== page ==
The director of two of the most riveting, soul-wrenching documentaries — The Act of Killing (2012) & The Look of Silence (2014) — Joshua Oppenheimer returns with… a musical. Given these credentials and the foreboding title, the new film is about a family living alone in the ruins of post-apocalyptic salt mines until a girl shows up who shatters their reality. Tilda Swinton stars.
Landscape with Invisible Hand
With the arrival of aliens, the global economy gets totally tanked. This leaves a talented artist in a predicament. After the fallout of the extraterrestrial invasion, how can they continue to create their art in a world of lopsided commerce? Cory Finley directs, following his work on Thoroughbreds (2017) and Bad Education (2019). Featuring Tiffany Hadish and Michael Gandolfini.
Always nice to see progressive themes from a place like Pakistan. In Joyland, a family wants their son produce a child, but he falls in love with the trans dancer from an exotic dance company. It sounds moving, is anti-censorship, looks visually lively, stars a trans actress, and comes from director Saim Sadiq’s uniquely Pakistani background, making it something new for the culture.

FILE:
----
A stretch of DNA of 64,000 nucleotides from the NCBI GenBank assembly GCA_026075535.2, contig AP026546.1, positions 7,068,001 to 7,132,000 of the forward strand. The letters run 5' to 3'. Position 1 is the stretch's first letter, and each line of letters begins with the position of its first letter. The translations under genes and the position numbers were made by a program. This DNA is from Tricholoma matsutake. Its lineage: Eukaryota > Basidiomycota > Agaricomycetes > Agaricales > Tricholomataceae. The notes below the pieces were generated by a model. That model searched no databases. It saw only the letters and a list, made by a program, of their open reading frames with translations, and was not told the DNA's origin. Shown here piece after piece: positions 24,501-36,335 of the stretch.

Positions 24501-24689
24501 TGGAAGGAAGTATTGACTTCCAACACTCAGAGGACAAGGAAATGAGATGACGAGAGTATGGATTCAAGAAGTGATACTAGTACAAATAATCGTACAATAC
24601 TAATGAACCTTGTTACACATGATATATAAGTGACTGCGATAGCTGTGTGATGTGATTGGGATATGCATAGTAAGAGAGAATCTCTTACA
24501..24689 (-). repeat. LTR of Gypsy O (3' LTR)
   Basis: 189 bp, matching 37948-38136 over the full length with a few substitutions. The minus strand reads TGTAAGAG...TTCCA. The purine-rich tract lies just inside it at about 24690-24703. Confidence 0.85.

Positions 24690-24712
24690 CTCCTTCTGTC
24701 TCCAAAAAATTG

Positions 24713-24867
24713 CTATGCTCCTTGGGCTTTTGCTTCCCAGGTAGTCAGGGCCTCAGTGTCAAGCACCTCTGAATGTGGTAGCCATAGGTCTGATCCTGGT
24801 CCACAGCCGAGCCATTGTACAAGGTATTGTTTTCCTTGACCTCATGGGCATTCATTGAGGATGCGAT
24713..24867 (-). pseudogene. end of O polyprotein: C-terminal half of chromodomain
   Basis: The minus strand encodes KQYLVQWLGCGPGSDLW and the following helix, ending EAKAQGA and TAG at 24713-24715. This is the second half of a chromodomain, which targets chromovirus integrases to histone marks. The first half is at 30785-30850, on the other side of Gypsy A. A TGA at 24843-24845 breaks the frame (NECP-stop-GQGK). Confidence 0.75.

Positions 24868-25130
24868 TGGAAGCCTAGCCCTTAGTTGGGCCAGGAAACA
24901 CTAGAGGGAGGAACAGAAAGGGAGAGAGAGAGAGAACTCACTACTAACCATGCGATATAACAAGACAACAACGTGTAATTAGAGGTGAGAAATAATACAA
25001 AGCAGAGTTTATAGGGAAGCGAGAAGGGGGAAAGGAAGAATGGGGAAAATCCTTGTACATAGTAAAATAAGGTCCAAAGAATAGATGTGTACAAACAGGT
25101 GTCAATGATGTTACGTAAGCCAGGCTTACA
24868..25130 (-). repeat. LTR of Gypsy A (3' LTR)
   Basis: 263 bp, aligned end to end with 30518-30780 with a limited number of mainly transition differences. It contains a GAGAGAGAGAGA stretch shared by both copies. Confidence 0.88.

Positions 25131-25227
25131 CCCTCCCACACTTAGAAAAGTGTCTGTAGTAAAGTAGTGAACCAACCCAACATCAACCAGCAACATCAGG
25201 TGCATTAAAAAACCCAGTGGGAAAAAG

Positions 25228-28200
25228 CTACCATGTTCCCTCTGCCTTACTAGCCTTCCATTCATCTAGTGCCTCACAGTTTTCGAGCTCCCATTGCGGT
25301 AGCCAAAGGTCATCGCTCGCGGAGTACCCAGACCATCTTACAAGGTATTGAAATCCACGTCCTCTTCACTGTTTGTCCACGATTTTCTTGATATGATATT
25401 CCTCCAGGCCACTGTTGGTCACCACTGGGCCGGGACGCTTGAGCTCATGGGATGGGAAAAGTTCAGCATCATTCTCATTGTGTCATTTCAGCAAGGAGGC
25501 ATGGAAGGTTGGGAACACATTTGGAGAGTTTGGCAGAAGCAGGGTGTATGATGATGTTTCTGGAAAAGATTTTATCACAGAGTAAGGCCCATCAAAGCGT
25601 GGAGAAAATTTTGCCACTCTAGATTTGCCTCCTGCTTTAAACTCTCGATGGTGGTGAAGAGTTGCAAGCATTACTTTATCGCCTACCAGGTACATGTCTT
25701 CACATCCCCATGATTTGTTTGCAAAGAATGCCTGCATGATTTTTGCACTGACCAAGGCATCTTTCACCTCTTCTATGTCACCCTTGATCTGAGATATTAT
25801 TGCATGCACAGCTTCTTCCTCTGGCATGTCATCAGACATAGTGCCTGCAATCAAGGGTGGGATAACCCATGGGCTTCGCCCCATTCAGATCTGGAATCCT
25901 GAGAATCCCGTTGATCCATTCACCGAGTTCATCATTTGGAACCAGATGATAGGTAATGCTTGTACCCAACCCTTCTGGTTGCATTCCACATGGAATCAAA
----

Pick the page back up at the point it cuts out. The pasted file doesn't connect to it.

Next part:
The Accidental Getaway Driver
Based on a true story, The Accidental Getaway Driver is a lyrical study of one man’s loneliness and journey through life. When a Vietnamese driver picks up a late-night call, he’s soon being held at gunpoint and forced to hide in a hotel with three recently escaped convicts. Early Sundance buzz surrounds this True Crime meditation on the journey of life.
Year of the Fox
Mega Griffiths is a rising Seattle-area director who shot I’ll Show You Mine (2022), a film I watched and seemingly internalized, as my curiosity about the unflinching therapy-like intensity of the central conversation continues to light my brain. This next one is a great premise, too: a child adopted into a notable, wealthy family must deal with the fallout of her parent’s divorce.
Next up for acclaimed Chilean director Sebastián Lelio is A24 film Bride. Scarlett Johansson stars as a woman created to be the perfect wife. She escapes her creator and must confront an unwelcoming world and learn what it means to be human. Lelio is always worth watching and this hits the same notes as my favorite performance ever, Johansson in 2014’s Under the Skin.